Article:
Arrival, Change, Travel: Music for the Journey

by Kerry Dexter /
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Apr 15, 2019 / 0 comments

Perhaps you have made journeys and travels in landscape which you planned and looked forward to. Perhaps there have been other travels which you've made not so willingly. At times, it may feel as though things are moving even when, geographically, that is not so for you. There are, too, events which spark changes and journeys in imagination, thought, and questions. All this is part of the reason we chose to call this series music for shifting times.  

Physical travels and ones through imagination both play their parts in the music for this part of the journey. 

Arrival, Change, Travel: Music for the Journey

Ewan Robertson and Michael Farrell were thinking about people's dreams of migration as they wrote the song Birds of Passage. They decided to use the idea -- the metaphor -- of flight as a way to speak of both strength and fragility of immigrants and other travelers through music. The song is recorded by the award-winning band Breabach, from Scotland. 

Ewan Robertson sings and plays guitar and cajon with Breabach. The other members of Breabach are Megan Henderson on fiddle, song, and step dance, James Lindsay on double bass and song, Calum MacCrimmon, who plays bagpipes, whistle, bouzouki, and sings, and James Duncan Mackenzie, who is also a piper, and plays flute and whistle as well. 

The song is recorded on their album Frenzy of the Meeting. The band commissioned BAFTA-award winning artist Cat Bruce to make this animation for it. 

Karine Polwart considers movement and changes and migration in her song Laws of Motion, as well. She evokes specific yet mysterious images of people moving, fleeing hardship and danger, seeking refuge. Polwart's regular musical collaborators, her brother Steven Polwart on guitars and Inge Thompson on backing vocals, keyboards, and other instruments, help create that mystery through the song and the album, and especially in the introduction to this song. Those specific images lead to ones both direct and indirect, such as "Strike that rod and build that wall, defy the laws of motion/ but the anchor lines /of love and light /are deeper than the ocean" and the repeated question, "Who doesn't want another chance?" It is a song filled with image, questioning, and perhaps, several signposts to answers as well. You may find it recorded on Polwart's album also called Laws of Motion. Explore other songs on the album, too, including one you've met here before (but was not available on record when first I introduced you to it), called I Burn But I Am Not Consumed

John Doyle tells a story rooted in images of  a specific journey. In the song Liberty's Sweet Shore, he tells of a traveler leaving Ireland during the years of the Great Hunger and arriving at Grosse Isle in Quebec. It is a hard journey, and in Doyle's telling, one that moves beyond that immediate story to become both timeless and timely. "Hope and despair both are calling," Doyle sings. Doyle is a renowned guitarist in addition to his gifts as as singer and songwriter: listen out for his playing through the tracks on the album Shadow & Light, on which Liberty's Sweet Shore is recorded. You may find another fine version of the song from Cathie Ryan, on her album Through Wind & Rain.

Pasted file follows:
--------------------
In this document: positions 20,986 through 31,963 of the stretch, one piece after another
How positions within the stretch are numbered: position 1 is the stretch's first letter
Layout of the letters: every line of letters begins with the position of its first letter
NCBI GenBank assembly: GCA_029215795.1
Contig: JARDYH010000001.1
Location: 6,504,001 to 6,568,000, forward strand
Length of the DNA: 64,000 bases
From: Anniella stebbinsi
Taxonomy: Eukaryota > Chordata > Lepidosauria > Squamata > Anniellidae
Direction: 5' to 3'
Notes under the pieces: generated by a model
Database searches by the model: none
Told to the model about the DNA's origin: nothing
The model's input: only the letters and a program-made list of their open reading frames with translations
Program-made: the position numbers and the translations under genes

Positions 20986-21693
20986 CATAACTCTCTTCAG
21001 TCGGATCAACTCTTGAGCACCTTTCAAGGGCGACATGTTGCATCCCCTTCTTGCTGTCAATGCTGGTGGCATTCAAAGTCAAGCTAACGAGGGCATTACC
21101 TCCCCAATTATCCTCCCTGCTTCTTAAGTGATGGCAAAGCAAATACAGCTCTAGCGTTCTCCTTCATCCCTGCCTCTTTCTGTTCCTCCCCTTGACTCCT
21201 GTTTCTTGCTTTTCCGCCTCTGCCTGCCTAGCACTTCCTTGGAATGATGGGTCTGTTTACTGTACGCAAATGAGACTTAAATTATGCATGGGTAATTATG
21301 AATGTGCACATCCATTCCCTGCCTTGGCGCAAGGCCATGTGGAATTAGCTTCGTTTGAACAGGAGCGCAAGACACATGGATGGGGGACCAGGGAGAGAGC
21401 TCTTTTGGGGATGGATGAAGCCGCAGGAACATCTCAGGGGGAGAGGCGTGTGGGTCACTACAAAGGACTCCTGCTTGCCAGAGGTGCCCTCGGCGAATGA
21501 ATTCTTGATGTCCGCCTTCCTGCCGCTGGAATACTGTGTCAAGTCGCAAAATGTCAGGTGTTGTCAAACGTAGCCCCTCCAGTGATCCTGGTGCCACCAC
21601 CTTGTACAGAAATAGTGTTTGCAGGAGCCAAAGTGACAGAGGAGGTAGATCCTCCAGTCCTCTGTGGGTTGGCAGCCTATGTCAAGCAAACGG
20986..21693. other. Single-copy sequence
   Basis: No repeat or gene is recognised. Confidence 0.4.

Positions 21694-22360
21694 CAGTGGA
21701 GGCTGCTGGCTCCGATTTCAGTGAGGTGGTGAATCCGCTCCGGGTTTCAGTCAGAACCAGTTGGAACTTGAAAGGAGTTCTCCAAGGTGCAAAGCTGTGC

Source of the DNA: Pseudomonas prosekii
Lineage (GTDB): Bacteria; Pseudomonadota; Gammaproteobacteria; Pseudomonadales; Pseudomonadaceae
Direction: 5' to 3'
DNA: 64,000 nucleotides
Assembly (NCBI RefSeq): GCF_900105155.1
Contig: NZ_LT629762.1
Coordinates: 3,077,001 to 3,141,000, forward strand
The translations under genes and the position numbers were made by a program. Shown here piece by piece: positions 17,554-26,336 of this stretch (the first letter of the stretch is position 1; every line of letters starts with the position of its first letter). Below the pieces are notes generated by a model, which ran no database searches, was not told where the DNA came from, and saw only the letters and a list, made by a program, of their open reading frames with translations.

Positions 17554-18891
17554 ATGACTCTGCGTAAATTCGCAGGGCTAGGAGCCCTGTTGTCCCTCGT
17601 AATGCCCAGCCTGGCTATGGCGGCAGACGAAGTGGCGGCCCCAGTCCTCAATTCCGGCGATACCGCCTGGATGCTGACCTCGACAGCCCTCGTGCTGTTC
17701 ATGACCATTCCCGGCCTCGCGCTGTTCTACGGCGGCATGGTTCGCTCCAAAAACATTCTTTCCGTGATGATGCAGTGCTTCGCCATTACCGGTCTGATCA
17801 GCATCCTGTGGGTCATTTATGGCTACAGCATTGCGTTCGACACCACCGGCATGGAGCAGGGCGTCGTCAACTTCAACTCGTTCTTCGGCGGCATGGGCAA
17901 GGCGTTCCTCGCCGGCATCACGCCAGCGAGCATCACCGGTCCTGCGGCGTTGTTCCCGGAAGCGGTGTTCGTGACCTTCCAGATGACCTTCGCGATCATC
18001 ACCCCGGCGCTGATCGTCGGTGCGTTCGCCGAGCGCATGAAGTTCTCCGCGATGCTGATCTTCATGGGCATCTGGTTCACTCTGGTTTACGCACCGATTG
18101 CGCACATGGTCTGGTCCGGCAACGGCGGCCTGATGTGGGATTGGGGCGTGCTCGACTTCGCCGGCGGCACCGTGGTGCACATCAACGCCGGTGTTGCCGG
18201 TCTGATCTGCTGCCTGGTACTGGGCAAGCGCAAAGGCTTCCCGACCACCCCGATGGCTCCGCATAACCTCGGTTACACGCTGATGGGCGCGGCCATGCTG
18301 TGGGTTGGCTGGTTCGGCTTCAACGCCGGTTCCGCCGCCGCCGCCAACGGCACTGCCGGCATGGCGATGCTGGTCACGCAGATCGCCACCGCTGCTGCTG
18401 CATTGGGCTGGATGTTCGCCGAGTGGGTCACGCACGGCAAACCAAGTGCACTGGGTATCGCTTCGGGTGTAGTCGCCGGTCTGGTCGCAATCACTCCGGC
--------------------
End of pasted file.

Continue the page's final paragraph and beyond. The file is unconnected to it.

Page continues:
Molly Tuttle knows what she's doing with her guitar playing, too. Her creative clawhammer technique has been astonishing people for a while, as well it should. She's a fine singer and songwriter too. Rooted in bluegrass, studies at Berklee College of Music in Boston and a move to Nashville have added to her musical sources. You can hear all that in her song Take the Journey -- and you do not need to know any of it to see how it fits with the other songs in this story. "Take the journey, no matter where it starts or where it ends/Someday you'll make it back home again," Tuttle sings in the chorus. You may find Take the Journey recorded on Molly Tuttle's debut album, When You're Ready.

In her song Point of Arrival, Carrie Newcomer considers journeys both physical and spiritual, both direct and indirect, of places and spaces which sometimes appear between letting go and acceptance. That idea of space and place and time leading to acceptance and perhaps, to hope is a thought which recurs in the songs on the album where you will find Point of Arrival recorded: in fact, Newcomer decided to call the album itself Point of Arrival

Those birds of passage in Breabach's song and Karine Polwart's searching travelers following or defying laws of motion understand those places and spaces. So, too, do those storm and change tossed shipmates of John Doyle's Liberty's Sweet Shore. Those who take up Molly Tuttle's advice to take the journey may also find, in the words of Carrie Newcomer's song, that the empty spaces are filled with hallelujah now.  

The journeys we are all making in these challenging times are not often easy, but there can be hope and friendship and learning along the way -- and at the point of arrival. May these songs make good companions on your journeys.




Thank you for staying with us through this journey. Below, you'll find a link that will take you to an article which has a bit more backstory on the series. It also has links to a number of the stories, including ones called Listening for Community, Music for Winter's Changes, and The Geography of Hope.

Music for Shifting Times

Music for Shifting Times



Kerry Dexter is Music Editor at Wandering Educators. You may reach Kerry at music at wanderingeducators dot com.

You may find more of Kerry's work in National Geographic Traveler, Strings, Perceptive Travel, Journey to Scotland, Irish Fireside, and other places, as well as at her own site, Music Road.